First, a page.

- E.g.: Project, Team workspace, Rapid application creation like forms and custom lists, etc….
- Site Life cycle: Ad Hoc, Permanent
- Confidentiality level (*Some types of site should not be hosted on a collaboration platform)
- Large content management
- Enterprise wide applications
People and Traffic:
- How many contributors
- Target Audience (how many readers; e.g. small group, departmental, enterprise wide)
- Expected daily requests and unique users
- Security (Use the target Audience question to define your decision)
- AD or SP Groups
- Ownership and site collection administrators
- Mention quota in your questionnaire
- Have a limited extension plan (Eg. 5 GB default, 10 GB max on demand)
- Rules about larger sizes
- Put in a different application (which I’ll detail in future posts about Content Management and large repositories)
- Different technologies (Sometimes, a file share is still the right place for some content)
- Cost back model
- Rules about larger sizes
- UI customization
- Custom pages
- Custom libraries and lists (Boundaries should be documented here)
- Out-of-the-box (OOTB), Corporate, Personalized
- SharePoint Designer (SPD)
- Un-ghosting of pages and masters (OOTB pages edited in SPD)
- Custom workflows
Content rules (You don’t have much power here, your IM group needs to be involved)
- Information Management?
- Record Management?
- Enterprise Metadata?
So what are the benefits we gained by using these three rules?
Because of Site Collection, sites can be moved, recovered or resized more easily. Like I mentioned in my previous post, moving a sub-site can be tricky and limited to content.
Because of quotas and the form, you prevent someone from using your SharePoint application for the wrong reasons. Large departments that do not have content management are more than happy to use SharePoint with its versioning capabilities. The issue with this is that you don’t have an unlimited capacity and your infrastructure was probably not built to sustain a large amount of documents in SQL. Some proper planning is required.
Because of versioning limits, you’ll prevent your organization from quickly reaching their site collection quotas and can also dramatically reduce your storage requirements. By default, there are no limits.
With the form, you can see how content should be categorized. Also, you can see if you need a different web application or not. Let’s say that in Collaboration you do not permit video or audio files but you need to enable it on one site, you already need two web applications as this setting is at that level. Another example would be the maximum file upload size that you would permit.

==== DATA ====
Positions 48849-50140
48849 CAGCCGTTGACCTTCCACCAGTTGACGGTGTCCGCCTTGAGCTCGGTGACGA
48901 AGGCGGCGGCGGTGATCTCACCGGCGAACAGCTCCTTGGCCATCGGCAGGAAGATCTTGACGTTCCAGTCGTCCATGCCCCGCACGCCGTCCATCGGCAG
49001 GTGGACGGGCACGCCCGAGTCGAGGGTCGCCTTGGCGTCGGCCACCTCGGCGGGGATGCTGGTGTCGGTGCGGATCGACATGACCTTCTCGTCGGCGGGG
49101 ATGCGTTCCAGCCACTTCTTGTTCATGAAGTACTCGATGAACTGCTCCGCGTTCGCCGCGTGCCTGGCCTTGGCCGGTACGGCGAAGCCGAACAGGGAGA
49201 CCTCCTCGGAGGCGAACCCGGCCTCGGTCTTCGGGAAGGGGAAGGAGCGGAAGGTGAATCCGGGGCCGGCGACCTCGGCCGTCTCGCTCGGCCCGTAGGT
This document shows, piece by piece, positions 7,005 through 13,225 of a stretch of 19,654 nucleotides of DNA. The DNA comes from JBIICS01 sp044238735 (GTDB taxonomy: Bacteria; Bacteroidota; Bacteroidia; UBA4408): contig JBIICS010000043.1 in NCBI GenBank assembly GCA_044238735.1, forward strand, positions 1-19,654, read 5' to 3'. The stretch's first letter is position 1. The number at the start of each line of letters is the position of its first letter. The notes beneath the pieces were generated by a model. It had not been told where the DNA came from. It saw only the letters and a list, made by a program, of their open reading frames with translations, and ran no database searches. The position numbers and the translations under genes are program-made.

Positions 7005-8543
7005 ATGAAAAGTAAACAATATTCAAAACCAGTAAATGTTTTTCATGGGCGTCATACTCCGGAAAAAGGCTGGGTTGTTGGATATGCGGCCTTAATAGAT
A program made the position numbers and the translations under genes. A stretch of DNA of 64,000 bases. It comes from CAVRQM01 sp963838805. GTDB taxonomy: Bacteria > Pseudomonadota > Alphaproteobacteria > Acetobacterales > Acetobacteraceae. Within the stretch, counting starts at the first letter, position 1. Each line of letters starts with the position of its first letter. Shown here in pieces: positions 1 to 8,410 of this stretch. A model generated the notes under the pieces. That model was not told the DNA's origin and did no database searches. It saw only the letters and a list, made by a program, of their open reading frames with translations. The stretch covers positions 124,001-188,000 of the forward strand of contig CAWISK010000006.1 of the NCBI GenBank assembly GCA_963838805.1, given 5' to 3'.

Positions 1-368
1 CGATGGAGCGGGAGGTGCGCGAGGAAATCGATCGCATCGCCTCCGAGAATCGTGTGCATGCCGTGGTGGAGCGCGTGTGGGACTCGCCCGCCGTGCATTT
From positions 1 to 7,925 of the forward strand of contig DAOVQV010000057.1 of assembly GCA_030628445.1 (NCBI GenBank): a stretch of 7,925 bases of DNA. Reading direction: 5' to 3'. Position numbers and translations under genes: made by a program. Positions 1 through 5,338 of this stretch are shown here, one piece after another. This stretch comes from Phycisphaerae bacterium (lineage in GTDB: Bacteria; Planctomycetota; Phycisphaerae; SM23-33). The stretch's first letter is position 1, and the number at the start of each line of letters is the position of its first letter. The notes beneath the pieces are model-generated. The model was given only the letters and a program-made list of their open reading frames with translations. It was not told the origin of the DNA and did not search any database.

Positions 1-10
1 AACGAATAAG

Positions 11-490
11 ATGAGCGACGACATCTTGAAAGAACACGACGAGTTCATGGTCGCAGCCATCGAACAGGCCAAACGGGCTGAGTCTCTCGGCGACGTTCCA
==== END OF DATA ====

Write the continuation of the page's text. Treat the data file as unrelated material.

Other considerations that we’ll now look at:
- Managed Paths.
- Self-creation of site collection
- SharePoint Online with Microsoft’s O365 (awareness of the benefits and overview of service. Great value for Collaboration).
When you create a web application, you define at least one root URL. For this example, we’ll use http://collaboration. The web application now needs to service one or more site collections. Of course, at the root, you will want http://collaboration to be a site and answer to a request. This is the root Managed Path.
Out of the box, when you create a second site collection, you do not have the option to put it on the root as there is already a collection there. Instead you see a dropdown with the option to add it to sites. This is the second managed path available out of the box. When you create a third collection, you still have the option to create it under sites.
There are two types of managed paths: Exclusive and Wildcard. Exclusive can only have one site collection while a wildcard supports many. You will understand that the root site collection of the Web Application is an exclusive type while sites is a wildcard. You can create more managed path in the web application but you are limited to 20 per web application.
Why would you create more managed paths? I’ll give you two examples here that can be used in a content management scenario.
Let say that you need to create site collections for departments in your organization. Also, let’s say that you put a quota of 25GB per site collection in your content management. The IT department needs to store 200GB content while HR will be fine with 25GB. This means that IT requires 4 site collections while HR needs only one. If you only have a single wildcard managed path like sites you would have something like this.
Not very pretty. Here’s how you can do it with custom Managed Path
- Managed path HR: Exclusive
- Managed Path IT: Wildcard
Here’s the new look